6 posts tagged "Eva Herzigova"
Models and music videos have a long-standing symbiotic relationship. Almost as long as bands have been conjuring up visual accompaniments for their musical musings, they have been casting pretty faces to star in them—and by “star,” we mean gyrate around while looking desirable. Actresses have gotten in on the gig plenty of times, too, of course—who can forget Kim Basinger’s turn in Tom Petty’s “Mary Jane’s Last Dance,” Gwyneth’s cameo in Melissa Etheridge’s “I Want to Come Over,” or Alicia Silverstone’s entire Aerosmith oeuvre? But this week, we’ve got models on the brain, thanks to George Michael’s latest release, “White Light,” in which he shares screen time with Kate Moss (and one very strong wind machine). This is not Moss’ first rodeo; the original waif has appeared in videos for Johnny Cash, the White Stripes, and Primal Scream—and her experience shows: Kate has the nonchalant, pouty sway down to an art, which we imagine is only slightly vexing to the members of Michael’s original model-filled video for his 1990 hit “Freedom.” That cinematic experience just so happens to top our greatest “models in music videos” hit list, which is just a click away.
You needn’t look any further than the September issues of choice international glossies to know that the nineties supermodel resurgence is still going strong. And why shouldn’t it be? Cindy Crawford looks simply ageless in her leather-and-latex cover turn for Harper’s Bazaar Singapore; ditto Helena Christensen, Claudia Schiffer, and Eva Herzigova who front Vogue Spain’s fall fashion issue. And the impressive cameos just keep coming. Last night, Herzigova and British hall-of-fame catwalker Erin O’Connor proved yet again that you’re never too old to have fun with makeup (particularly if you still look like you’re 30). At Montblanc’s Collection Princesse Grace de Monaco premiere in Monaco, Herzigova played with a bright red lip and carved out lids lined with a black pencil, while O’Connor sported a peacock-colored elongated eye to Asprey’s Fashion’s Night Out festivities in London. Gotta love the original supes: still inspiring trends 20 years later. Thoughts on their respective looks?
To properly celebrate the launch of her new 1.2.3 ready-to-wear collection in Paris yesterday, Eva Herzigova had two events—one in the daytime and one in the evening—which obviously required two distinctly different hair and makeup schemes. For the afternoon presentation, the Czech catwalker chose to keep her adorable blond bob with fringe blown out and curled under, complemented by a natural pink lip and clean skin. Then, to really jazz things up for cocktail hour, she went sleek, slicking her hair back into a shellacked helmet-head style and trading in her pink pout for a deep red matte mouth. This, ladies, is how it’s done. Which look do you like better?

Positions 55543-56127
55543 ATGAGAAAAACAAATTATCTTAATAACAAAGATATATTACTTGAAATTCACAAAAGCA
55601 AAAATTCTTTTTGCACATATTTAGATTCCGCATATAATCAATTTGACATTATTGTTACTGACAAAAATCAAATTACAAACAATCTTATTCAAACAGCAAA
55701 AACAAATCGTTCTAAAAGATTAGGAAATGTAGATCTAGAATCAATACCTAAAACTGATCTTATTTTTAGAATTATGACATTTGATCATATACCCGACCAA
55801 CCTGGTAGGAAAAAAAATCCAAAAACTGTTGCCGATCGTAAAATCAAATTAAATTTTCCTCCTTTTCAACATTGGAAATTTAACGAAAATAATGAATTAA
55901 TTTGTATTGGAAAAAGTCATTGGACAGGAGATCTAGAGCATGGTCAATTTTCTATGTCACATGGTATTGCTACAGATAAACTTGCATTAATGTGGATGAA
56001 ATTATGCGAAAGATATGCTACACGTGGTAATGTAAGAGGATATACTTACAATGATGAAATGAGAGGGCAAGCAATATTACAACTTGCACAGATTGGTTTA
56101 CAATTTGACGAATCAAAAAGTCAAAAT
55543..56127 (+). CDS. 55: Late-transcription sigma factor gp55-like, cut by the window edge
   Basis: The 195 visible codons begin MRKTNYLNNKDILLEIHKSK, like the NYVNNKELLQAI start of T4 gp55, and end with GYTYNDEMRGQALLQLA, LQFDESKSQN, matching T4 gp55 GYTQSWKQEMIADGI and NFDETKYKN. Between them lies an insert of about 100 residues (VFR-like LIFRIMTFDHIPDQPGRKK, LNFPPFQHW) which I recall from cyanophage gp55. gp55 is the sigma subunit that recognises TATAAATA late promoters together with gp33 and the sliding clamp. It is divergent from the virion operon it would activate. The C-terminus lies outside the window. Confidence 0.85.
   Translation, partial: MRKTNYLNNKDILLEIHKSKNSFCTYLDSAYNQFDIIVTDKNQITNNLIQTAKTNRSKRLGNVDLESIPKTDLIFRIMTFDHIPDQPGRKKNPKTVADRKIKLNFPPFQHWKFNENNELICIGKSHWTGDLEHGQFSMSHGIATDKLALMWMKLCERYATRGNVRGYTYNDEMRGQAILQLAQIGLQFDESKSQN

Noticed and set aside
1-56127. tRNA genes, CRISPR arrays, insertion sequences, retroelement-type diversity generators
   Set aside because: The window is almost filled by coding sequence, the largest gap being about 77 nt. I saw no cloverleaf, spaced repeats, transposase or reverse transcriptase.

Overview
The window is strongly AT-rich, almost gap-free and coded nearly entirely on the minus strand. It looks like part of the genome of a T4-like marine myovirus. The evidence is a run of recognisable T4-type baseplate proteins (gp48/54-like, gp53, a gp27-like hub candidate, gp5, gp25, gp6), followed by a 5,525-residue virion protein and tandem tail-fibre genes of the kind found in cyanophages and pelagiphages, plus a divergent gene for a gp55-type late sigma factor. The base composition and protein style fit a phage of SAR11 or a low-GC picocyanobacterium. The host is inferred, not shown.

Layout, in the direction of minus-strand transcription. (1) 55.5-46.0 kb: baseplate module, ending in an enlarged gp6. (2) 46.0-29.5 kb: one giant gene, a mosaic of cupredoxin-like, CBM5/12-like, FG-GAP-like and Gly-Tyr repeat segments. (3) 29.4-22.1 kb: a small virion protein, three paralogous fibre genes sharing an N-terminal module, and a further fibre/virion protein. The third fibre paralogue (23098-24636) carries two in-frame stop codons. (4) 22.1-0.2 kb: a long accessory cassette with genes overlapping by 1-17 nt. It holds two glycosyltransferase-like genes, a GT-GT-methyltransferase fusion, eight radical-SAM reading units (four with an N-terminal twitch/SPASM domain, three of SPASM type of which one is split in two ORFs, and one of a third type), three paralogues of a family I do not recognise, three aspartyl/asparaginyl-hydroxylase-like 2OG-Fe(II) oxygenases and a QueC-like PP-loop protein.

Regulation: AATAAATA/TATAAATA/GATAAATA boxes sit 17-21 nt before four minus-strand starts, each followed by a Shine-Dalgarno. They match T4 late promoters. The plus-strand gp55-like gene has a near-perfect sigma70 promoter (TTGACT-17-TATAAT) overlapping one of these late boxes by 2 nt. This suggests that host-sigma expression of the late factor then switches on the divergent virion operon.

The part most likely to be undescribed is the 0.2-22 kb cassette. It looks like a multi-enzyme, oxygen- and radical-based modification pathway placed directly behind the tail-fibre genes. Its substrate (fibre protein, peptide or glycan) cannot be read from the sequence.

First Naomi Campbell, Claudia Schiffer, and Eva Herzigova graced the cover of Vogue Korea’s August issue. Now Ms. Herzigova has taken solo control of Numéro Tokyo’s September book. The creative direction for the spread, shot by Alex Cayley, is strikingly similar to something we’ve seen before. A sheer pink lip; clean, perfect skin; that piercing, veiled glance: It’s screaming Valentino Fall Couture. An homage to Karl Templer’s runway styling prowess, perhaps? Regardless, we’re glad to see Eva is still getting work along with the rest of the supes. She’s looking just as good as she did in her heyday, no?
Perhaps in response to French Elle‘s La Beauté Vérité issue, in which cover stars Monica Bellucci, Sophie Marceau, and Eva Herzigova went sans maquillage (and sans digital altering) to stare the controversial issue of magazine retouching in the face, Carine Roitfeld and Bruce Weber collaborated on what could be construed as a body image story in the new Paris Vogue. The 14-page editorial stars the infamously rail-thin Sasha Pivovarova parading around the beach in butt pads and a collection of vacation-appropriate duds, sticking her enhanced posterior out in every shot. An intentional commentary on models’ unrealistic dimensions, or just a case of silly summer satire? You decide.